Formal Reading ActivitiesFormal Reading Practice
Formal reading activities take place in a setting like a classroom or at home, when student has a goal of practicing and improving at reading. This activity can also include a reading program outside of school where a student might practice reading to improve his or her reading skills. These reading activities are an essential part of learning to read, and are usually facilitated by a teacher, reading specialist, or parent.
Online Formal Reading PracticeOnline Reading Practice
These formal reading
activities for beginner readers will give readers a chance to participate in the reading activity. By meeting beginner readers where they are at, the reading practice is efficient and effective, and not arduous and draining. To get the most out of the reading activity, have the student point at the words and say the words out loud after the duplicate slide appears. Engagement with the activity in this way will allow the student to work on and improve reading skills. Repeat the activity, and watch word recognition and confidence grow.
These reading videos can be thought of as "training wheels" for beginner readers. Sometimes, it doesn't make sense to do reading activities where the beginner reader will struggle with new words in a story. Repeating the passage on each page will reinforce each word in the passage. For best results, try the videos a few times. Finding a routine and practicing consistently is key. This will allow the student to focus on improving reading skills because he or she will be familiar with the format and technique for the reading activity.
Ipsie & Ito
Ipsie & Ito
Ipsie & Ito
Informal Reading ActivitiesInformal Reading Activities
Generally speaking, informal reading
activities include any sustained reading activity where the participant or student is reading for enjoyment. This includes reading at bedtime, reading a newspaper, magazine, comic book, or novel for enjoyment. These activities create life-long readers, where the activity of reading is enjoyed from childhood to adulthood. These informal activities usually happen at home, and they can bring a relaxing end to a busy day where the student can sit back and enjoy everything reading has to offer. These types of activities can't be underestimated in the importance of learning how to read because these activities build a healthy foundation that the student can build on.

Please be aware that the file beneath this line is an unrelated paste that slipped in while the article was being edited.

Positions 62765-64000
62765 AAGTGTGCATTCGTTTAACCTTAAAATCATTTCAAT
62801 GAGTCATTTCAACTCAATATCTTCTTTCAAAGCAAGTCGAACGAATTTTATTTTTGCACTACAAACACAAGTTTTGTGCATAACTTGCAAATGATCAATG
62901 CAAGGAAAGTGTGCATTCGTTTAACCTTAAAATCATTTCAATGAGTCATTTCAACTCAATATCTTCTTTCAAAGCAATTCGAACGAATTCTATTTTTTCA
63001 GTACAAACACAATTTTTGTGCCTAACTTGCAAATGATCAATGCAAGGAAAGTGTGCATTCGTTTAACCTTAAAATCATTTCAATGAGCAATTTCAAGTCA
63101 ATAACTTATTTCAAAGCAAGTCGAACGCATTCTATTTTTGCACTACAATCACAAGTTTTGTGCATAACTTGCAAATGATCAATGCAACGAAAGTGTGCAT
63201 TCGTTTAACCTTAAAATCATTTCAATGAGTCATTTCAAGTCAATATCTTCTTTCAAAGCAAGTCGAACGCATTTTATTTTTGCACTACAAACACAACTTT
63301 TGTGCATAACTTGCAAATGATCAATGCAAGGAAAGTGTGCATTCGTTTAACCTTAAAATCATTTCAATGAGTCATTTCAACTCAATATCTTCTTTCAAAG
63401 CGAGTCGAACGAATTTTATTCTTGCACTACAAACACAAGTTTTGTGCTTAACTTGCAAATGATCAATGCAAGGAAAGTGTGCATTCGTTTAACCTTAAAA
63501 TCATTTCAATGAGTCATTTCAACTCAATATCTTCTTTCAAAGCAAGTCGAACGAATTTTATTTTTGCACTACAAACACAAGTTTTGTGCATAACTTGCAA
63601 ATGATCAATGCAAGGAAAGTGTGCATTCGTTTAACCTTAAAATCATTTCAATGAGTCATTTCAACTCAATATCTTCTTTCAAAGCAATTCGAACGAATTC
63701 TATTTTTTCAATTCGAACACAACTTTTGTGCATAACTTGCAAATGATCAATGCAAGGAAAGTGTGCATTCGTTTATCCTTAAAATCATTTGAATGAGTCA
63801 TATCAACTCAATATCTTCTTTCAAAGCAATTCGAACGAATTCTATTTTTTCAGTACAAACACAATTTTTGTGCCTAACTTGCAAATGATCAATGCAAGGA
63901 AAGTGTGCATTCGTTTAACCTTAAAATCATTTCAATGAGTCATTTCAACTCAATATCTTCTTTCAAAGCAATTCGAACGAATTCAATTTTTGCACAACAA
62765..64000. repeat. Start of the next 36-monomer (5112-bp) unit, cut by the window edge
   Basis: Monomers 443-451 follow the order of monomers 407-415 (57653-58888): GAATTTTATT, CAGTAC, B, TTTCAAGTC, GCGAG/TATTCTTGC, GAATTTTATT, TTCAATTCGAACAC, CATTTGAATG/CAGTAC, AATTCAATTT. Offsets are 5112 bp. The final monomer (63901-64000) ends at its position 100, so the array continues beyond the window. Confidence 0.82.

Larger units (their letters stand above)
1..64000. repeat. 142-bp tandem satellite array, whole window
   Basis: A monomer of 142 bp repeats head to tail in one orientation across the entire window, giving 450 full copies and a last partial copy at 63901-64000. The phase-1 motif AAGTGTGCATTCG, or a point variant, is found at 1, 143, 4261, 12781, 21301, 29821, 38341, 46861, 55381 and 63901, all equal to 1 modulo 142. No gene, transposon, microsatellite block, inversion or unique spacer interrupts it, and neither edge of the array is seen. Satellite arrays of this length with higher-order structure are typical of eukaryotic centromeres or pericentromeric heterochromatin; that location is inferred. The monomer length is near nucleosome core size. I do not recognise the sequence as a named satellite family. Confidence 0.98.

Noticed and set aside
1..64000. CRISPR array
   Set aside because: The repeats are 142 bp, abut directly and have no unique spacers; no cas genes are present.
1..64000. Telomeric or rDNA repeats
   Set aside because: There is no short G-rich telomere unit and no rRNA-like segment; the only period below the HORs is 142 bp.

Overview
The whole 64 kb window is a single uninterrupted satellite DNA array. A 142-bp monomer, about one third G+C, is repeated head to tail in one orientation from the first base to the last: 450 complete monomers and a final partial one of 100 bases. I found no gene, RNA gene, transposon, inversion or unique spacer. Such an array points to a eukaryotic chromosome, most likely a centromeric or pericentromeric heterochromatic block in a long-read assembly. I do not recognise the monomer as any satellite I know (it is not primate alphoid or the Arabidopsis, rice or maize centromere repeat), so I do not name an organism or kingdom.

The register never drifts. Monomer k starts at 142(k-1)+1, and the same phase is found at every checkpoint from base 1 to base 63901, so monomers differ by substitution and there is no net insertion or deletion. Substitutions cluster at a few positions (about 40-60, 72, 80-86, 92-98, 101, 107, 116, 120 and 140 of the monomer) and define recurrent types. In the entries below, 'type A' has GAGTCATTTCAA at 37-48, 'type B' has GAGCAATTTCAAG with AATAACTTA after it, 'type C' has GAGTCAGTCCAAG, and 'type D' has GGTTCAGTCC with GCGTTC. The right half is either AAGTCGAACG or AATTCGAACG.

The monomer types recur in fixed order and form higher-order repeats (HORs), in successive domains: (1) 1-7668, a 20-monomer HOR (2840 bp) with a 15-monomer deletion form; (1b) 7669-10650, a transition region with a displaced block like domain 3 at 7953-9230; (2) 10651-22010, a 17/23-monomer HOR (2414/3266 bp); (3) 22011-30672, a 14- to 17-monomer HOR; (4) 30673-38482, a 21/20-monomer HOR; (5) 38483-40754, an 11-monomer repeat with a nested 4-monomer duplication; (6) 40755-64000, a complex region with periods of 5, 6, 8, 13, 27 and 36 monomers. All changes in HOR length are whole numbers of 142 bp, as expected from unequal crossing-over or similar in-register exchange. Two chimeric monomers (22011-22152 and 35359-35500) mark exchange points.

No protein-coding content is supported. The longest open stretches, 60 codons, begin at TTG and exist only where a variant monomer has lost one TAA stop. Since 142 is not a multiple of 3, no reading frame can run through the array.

It might also be helpful to describe what isn't an informal reading activity. When reading informally, the student is not attempting to remember vocabulary words. The student is not looking into a deeper comprehension of the story. The student is not required to answer questions about the story. As you might have guessed, these activities will can be classified as formal reading activities.
Reading Activies: Mix it Up!Reading Activies: Mix it Up!
There is no doubt that early readers will benefit from both types of reading activities. If a student looks forward to an informal reading activity, it means they are looking forward to reading. In other words, they are reading for enjoyment! This is a major plus for this student because he or she is not opposed to reading. Generally speaking, if your student can receive instruction at school, and enjoy reading at home, this is a nice balance.
This approach to learning how to read doesn't always work for everyone. Sometimes, you may need to mix it up and do some formal exercises at home. When doing formal exercises at home, it is important to keep things light and relaxed. Instead of pressuring the reader and correcting mistakes, make a routine where the child can practice reading with the videos for a week or two. Try to point out the things the reader is doing well. With persistence and active participation, the reader will begin to make progress. Also, keep the practice sessions short. Short reading practice
benefits beginner readers, and an intense session with full attention for 5 minutes might be more beneficial than 20 minutes of passive observation.
Reading Activity ExamplesReading Activity Examples for Children
These online reading practice
activities are repeatable and you can do many formal and informal activities around them. If you are a parent or teacher looking for reading activities for struggling readers
, these videos allow the student to participate without having to sound out every word in the story. The more the student participates, the better, so have the student say the words aloud while he or she points at them. Give a short quiz at the end, or have the student write about "what happens next." You can even make your own reading video!